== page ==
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Letter to the Editor

Comment on Gastrointestinal Symptoms Associated with Orthostatic Intolerance

Shin, Jae Il MD; Lee, Jae Seung MD

Author Information
Journal of Pediatric Gastroenterology and Nutrition: May 2006 - Volume 42 - Issue 5 - p 588
doi: 10.1097/01.mpg.0000215310.71040.c0
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Dear Editor,

We read with interest the article by Sullivan et al. (1) entitled "Gastrointestinal Symptoms Associated with Orthostatic Intolerance." In this context, it is noteworthy that several studies have provided evidence of an association between orthostatic intolerance and the "nutcracker syndrome." Hilgard et al. (2) reported that the coexistence of this syndrome with severe gastrointestinal symptoms and paroxysmal tachycardia may be caused by congestion of the splanchnic veins consequent to obstruction of the left renal vein. Takemura et al. (3) reported 4 adolescents who complained of physical discomfort, including headache, abdominal pain, fainting and tachycardia thereby mimicking the clinical symptoms of an orthostatic disturbance, which resulted in absence from school. Three patients were found to have nutcracker syndrome, and Takemura et al postulated that a decreased venous blood flow back to the heart, caused by congestion of blood in the left renal vein, might have caused the tachycardia and palpitations in these patients.

Takahashi et al. (4) also described 9 children with orthostatic dysregulation who were intermittently or persistently absent from school. Also, the patients complained of various combinations of symptoms, such as chronic fatigue, headache, lightheadedness, dizziness, abdominal pain, unrefreshing sleep, muscle pain, joint pain, sore throat, low-grade fever, afebrile chills in hot summer and depression, which were compatible with the criteria of a disease entity of chronic fatigue syndrome or idiopathic chronic fatigue. Takahashi et al. speculated that severe congestion in the adrenal medulla caused by left renal venous hypertension might derange a complex set of central neural connections that controls the sympathoadrenal system. Alternatively, they suggested that overproduction or night retention of catecholamines might be responsible for these symptoms.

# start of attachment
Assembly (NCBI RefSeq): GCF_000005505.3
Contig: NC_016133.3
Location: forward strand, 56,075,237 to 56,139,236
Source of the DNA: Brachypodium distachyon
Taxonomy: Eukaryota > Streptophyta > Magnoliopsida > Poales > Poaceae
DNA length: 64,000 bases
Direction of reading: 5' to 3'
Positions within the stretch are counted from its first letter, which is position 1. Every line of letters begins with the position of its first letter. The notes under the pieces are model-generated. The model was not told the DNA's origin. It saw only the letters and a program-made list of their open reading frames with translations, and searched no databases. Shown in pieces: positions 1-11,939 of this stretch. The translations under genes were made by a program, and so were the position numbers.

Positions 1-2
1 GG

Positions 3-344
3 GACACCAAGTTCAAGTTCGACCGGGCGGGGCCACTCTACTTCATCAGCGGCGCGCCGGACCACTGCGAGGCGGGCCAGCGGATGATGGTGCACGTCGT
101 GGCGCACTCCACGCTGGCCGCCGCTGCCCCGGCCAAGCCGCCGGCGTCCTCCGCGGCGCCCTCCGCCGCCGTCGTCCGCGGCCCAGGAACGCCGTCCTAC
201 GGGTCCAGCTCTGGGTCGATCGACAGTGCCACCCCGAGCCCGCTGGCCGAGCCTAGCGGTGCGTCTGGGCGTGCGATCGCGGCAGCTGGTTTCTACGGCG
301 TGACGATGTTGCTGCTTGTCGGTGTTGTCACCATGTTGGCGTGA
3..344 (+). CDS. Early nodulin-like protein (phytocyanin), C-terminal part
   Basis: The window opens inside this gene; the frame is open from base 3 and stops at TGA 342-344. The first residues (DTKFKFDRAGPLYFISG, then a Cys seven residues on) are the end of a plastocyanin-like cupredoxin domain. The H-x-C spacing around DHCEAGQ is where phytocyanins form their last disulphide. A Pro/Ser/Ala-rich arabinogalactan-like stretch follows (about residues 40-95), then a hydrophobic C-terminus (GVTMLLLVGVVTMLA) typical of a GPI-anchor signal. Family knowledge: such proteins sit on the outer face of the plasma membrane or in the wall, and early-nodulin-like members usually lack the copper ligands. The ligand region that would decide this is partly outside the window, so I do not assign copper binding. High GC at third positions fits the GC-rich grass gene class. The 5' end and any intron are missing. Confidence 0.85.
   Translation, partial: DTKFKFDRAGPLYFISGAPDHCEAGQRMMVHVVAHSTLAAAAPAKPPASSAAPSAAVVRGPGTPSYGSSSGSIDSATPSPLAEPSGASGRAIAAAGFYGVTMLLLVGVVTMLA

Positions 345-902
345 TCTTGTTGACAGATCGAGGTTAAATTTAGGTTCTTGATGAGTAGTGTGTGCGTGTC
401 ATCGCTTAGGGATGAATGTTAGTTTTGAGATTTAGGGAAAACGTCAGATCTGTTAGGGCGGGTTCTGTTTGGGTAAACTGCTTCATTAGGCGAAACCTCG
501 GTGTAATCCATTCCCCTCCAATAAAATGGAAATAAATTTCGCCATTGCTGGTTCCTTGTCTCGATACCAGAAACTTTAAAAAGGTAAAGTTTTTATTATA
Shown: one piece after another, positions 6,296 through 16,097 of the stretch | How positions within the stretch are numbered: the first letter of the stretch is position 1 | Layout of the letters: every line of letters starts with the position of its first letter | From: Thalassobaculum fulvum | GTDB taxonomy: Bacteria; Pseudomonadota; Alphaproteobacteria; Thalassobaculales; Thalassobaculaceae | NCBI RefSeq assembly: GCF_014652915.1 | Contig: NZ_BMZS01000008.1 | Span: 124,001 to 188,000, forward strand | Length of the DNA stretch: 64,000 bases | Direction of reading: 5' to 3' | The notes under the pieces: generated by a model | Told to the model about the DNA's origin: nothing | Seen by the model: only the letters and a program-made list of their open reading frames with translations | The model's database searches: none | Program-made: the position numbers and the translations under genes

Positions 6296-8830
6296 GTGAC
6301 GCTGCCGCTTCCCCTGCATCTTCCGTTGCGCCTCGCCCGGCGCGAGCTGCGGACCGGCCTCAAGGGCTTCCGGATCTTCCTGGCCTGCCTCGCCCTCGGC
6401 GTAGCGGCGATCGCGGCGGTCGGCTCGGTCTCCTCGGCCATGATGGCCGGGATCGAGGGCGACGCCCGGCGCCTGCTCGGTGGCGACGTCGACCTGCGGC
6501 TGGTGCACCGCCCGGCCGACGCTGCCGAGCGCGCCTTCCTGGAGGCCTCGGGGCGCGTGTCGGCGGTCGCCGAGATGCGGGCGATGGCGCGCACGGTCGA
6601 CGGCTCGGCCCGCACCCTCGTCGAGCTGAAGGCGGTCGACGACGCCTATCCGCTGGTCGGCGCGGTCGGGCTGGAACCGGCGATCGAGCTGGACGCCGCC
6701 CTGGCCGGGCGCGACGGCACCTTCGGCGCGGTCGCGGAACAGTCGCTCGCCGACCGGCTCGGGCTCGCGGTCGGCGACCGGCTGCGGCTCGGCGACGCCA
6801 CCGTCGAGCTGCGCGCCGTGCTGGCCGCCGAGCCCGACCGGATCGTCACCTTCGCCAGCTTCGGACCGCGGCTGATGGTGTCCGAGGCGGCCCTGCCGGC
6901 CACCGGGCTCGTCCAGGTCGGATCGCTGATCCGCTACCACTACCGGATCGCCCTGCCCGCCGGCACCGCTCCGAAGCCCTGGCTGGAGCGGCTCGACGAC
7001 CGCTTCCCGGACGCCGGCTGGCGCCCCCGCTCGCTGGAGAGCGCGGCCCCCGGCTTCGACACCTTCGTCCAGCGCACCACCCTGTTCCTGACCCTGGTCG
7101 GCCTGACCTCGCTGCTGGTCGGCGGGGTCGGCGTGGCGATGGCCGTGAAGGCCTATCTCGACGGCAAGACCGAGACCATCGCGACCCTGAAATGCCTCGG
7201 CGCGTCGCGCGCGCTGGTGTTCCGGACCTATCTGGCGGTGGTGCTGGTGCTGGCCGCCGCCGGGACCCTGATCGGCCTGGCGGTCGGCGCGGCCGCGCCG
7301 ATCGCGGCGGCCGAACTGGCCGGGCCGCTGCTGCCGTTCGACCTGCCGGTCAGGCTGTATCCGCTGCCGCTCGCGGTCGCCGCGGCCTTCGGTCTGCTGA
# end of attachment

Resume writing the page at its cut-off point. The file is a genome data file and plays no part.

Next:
Takahashi et al. (5) reported the case of 13-year-old girl who had been monitored because of a school phobia associated with orthostatic hypotension, tachycardia and chronic fatigue syndrome. This patient was successfully treated with transluminal balloon angioplasty of the compressed left renal vein between the aorta and superior mesenteric artery. Chronic fatigue syndrome and autonomic dysfunction symptoms also improved after catheter manipulation, which suggests that there could be a link between nutcracker syndrome and these autonomic symptoms.

In conclusion, orthostatic intolerance appears to be closely related with nutcracker syndrome. Further studies are necessary to elucidate the prevalence and hemodynamic or neuroendocrine effects of nutcracker syndrome in children with orthostatic intolerance and abdominal pain.

Jae Il Shin, MD

Jae Seung Lee, MD

The Institute of Kidney Disease

Department of Pediatrics

Yonsei University College of Medicine

Severance Hospital

Seoul, Korea

REFERENCES

1. Sullivan SD, Hanauer J, Rowe PC, et al. Gastrointestinal symptoms associated with orthostatic intolerance. J Pediatr Gastroenterol Nutr 2005;40:425-428.
2. Hilgard P, Oberholzer K, Meyer zum Buschenfelde KH, et al. The "nutcracker syndrome" of the renal vein (superior mesenteric artery syndrome) as the cause of gastrointestinal complaints. Dtsch Med Wochenschr 1998;123:936-940.
3. Takemura T, Iwasa H, Yamamoto S, et al. Clinical and radiological features in four adolescents with nutcracker syndrome. Pediatr Nephrol 2000;14:1002-1005.
4. Takahashi Y, Ohta S, Sano A, et al. Does severe nutcracker phenomenon cause pediatric chronic fatigue? Clin Nephrol 2000;53:174-181.
5. Takahashi Y, Sano A, Matsuo M. An effective "transluminal balloon angioplasty" therapy for pediatric chronic fatigue syndrome with nutcracker phenomenon. Clin Nephrol 2000;53:77-78.
© 2006 Lippincott Williams & Wilkins, Inc.